US import surges as a pretext for protectionism

Simon Evenett, Johannes Fritz 24 January 2018



On 22 January 2018, President Trump imposed so-called safeguard duties on imported washing machines and solar panels and cells (Lighthizer 2018). As Bown (2017) has demonstrated, in the past the US rarely resorted to this form of import restriction. Arguably, now the policy context is markedly different. All too often, China is painted by Trump administration officials as the bogeyman disrupting vast swathes of global trade, in particular in sectors with excess capacity. Are import surges so frequent that they provide a pretext for widespread protectionism against China and other US trading partners? Or, are import surges so localised that, at most, surgical policy intervention is merited?

To put these recent tariff increases, as well as the drumbeat of accusations against China, in perspective, this column reports data on the frequency of surges of imported manufactured goods into the US from 2006 to 2016 and on the sources of these surges. The prevalence of import surges in sectors the Chinese government has admitted are subject to severe excess capacity is examined as well.

But what is an import surge? What causes them? And how can they be identified in readily available international trade data? We turn to these matters now.  

Identifying import surges in a theory-consistent manner

While recognising that rapid expansions of imports can harm competing domestic firms and their employees, economists often struggle to understand why policymakers fixate on such surges (an endogenous variable), rather than on the causes of the surges. Even then, often the welfare benefit of greater imports is thought to exceed losses to domestic producer interests.

To fix ideas, consider a large open economy where domestic buyers are supplied by foreign suppliers and domestic firms. Suppose one group of foreign suppliers benefits from a large fall in incremental production costs (perhaps due to receipt of government largesse) or those suppliers decide to dump on the market surplus inventories. In a competitive market, the theoretical prediction in the case of homogenous goods is clear: the foreign suppliers whose costs fall will see their market share increase and the total value of imports by other foreign suppliers will fall. The key to identifying import surges involves not only checking whether imports increased a lot from one (or more) source, but whether the total value of imports from other sources fell.

Readily available United Nations data on the reported values of international trade can be used to identify when surges of imports occur, and our goal was to develop a method that can be easily replicated by others. Specifically, using highly disaggregated data (at the six-digit level), we examined manufactured imports into the US from 2006 to 20161 and identified, for each product and year, the foreign trading partners where:

  • the import share from one (or more) foreign source rose by at least 5% in the year in question;
  • the total value of imports from all other (‘non-surging’) sources fell in the year in question.

So as to avoid counting trade flows of little commercial significance as import surges, we also imposed the following two requirements on observed trade flows in the year in which an alleged surge has taken place:

  • the total value of imports from each foreign trading partner responsible for the surge exceeded $100 million;
  • the share of imports from the foreign trading partners responsible for the surge exceeded 10%.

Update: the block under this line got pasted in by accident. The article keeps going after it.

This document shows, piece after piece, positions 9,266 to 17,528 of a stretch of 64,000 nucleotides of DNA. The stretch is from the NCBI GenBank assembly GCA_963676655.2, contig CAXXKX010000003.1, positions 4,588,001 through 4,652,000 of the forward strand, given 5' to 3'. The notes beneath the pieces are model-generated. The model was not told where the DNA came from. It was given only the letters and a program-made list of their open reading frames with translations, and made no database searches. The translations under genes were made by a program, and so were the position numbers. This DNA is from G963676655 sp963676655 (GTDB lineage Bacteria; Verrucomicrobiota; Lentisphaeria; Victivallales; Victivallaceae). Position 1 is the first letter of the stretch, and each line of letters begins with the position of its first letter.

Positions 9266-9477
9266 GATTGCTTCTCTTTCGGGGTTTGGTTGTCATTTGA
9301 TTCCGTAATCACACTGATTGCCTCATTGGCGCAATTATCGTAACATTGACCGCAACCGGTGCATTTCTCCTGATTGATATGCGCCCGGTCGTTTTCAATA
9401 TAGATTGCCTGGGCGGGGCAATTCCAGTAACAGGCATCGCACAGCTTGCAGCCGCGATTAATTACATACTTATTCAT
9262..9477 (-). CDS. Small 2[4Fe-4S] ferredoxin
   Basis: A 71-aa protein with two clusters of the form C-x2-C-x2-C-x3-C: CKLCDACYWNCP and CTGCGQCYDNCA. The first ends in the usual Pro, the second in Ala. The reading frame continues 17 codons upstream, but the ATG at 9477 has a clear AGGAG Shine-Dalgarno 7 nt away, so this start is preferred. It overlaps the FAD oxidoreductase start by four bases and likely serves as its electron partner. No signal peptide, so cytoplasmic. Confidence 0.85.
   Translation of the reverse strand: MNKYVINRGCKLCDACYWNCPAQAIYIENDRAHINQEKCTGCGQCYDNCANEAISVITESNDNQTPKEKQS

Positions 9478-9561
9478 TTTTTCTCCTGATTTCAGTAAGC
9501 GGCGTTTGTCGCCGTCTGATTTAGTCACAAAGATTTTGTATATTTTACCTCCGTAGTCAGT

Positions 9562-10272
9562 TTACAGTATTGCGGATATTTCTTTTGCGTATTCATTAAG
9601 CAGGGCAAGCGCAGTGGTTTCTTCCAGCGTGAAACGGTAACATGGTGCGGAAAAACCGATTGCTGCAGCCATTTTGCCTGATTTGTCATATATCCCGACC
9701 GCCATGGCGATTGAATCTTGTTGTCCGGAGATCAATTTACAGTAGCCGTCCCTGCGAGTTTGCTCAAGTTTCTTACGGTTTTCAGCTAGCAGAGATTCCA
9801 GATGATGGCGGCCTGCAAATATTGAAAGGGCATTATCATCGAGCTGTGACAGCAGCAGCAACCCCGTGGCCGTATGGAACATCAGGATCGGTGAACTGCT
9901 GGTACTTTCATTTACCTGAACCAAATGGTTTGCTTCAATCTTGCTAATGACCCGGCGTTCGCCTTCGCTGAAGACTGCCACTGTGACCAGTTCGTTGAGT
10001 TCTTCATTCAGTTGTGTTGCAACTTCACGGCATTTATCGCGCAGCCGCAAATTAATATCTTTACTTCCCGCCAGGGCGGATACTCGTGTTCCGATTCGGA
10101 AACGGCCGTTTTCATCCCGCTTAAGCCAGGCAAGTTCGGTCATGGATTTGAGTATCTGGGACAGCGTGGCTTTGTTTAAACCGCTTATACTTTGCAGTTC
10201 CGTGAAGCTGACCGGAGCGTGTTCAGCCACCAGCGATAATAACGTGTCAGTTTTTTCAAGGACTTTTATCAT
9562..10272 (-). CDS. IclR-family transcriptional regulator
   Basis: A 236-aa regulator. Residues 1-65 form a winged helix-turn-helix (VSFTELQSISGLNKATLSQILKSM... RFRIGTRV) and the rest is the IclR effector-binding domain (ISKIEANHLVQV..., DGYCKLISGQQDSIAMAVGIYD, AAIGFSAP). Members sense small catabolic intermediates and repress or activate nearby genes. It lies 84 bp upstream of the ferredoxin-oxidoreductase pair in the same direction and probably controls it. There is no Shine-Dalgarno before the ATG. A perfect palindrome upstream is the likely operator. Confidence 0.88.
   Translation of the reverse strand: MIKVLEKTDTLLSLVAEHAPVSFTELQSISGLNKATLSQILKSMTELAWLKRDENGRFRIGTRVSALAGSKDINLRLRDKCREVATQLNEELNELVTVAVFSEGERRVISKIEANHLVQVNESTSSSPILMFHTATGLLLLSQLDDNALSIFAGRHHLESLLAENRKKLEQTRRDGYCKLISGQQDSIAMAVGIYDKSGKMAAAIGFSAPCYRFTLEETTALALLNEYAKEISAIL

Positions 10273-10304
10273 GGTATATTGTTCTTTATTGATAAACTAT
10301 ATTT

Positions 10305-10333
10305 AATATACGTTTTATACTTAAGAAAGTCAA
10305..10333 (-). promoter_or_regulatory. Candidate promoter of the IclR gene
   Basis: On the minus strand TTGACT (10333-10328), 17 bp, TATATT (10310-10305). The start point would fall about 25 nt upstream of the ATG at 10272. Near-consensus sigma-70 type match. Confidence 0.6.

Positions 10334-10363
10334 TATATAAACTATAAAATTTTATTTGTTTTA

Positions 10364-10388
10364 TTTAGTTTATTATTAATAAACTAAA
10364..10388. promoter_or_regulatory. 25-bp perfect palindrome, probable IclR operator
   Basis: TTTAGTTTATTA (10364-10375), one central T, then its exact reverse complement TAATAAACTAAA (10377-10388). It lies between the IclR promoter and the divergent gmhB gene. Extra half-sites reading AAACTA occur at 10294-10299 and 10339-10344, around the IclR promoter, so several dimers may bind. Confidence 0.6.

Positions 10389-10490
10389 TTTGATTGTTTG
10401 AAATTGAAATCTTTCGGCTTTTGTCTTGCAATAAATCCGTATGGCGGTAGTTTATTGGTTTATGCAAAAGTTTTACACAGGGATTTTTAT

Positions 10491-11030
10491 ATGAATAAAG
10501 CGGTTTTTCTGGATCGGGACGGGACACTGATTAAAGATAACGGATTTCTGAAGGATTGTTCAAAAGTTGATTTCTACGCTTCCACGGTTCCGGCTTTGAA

Naturally, we checked if the qualitative findings that follow are sensitive to the thresholds used in the above filters – and they aren’t. This method enables us to identify how many import surges into the US happen each year, the share of US manufactured imports affected by import surges each year, the trading partners ‘responsible’ for these import surges, and the sectors where such import surges happen.

US import surges are rare and are getting rarer over time

The dataset we employ breaks US manufactured imports into 4,152 product categories. The four filters outlined above identified 1,710 instances where surges of imported manufactured goods occurred during 2006-16, an average of 155 surges per year. Figure 1 shows what percentage of products face an import surge each year between 2006 and 2016 and what percentage of total US manufactured imports are in products witnessing an import surge.

Import surges of manufactured goods peaked in the chaos of the 2009 collapse in world trade. In that year, 216 manufacturing product categories witnessed import surges. Still, in that year there was only a one-in-19 chance that a manufactured good category was involved in an import surge. In 2009, less than 10% of the value of US manufactured goods imports were in product categories facing import surges.

Since 2009, the frequency and imports affected by surges has fallen markedly. During the last three years of our sample, 2014-6, each manufacturing goods category had a one-in-32 chance of being involved in an import surge. Import surges had become so rare that less than 5% of manufactured goods imports into the US were implicated. If billion US dollar-plus import surges grab headlines, then in recent years these were found in products accounting for less than 3% of US manufacturing goods imports.

Figure 1 Even with the slight 2016 uptick, import surges in recent years have fallen sharply since the onset of the crisis

By 2016 less than a tenth of US imports affected by surges came from China

Having reviewed our dataset of 1,710 import surges, Canada, China, and Mexico stand out as the US trading partners responsible for plenty of import surges. Figure 2 shows the varying contributions of these three nations over time and the rest of the world. Given the Trump administration’s concerns about Chinese trading practices, the percentage of US manufactured imports involving surges where China is responsible is also reported.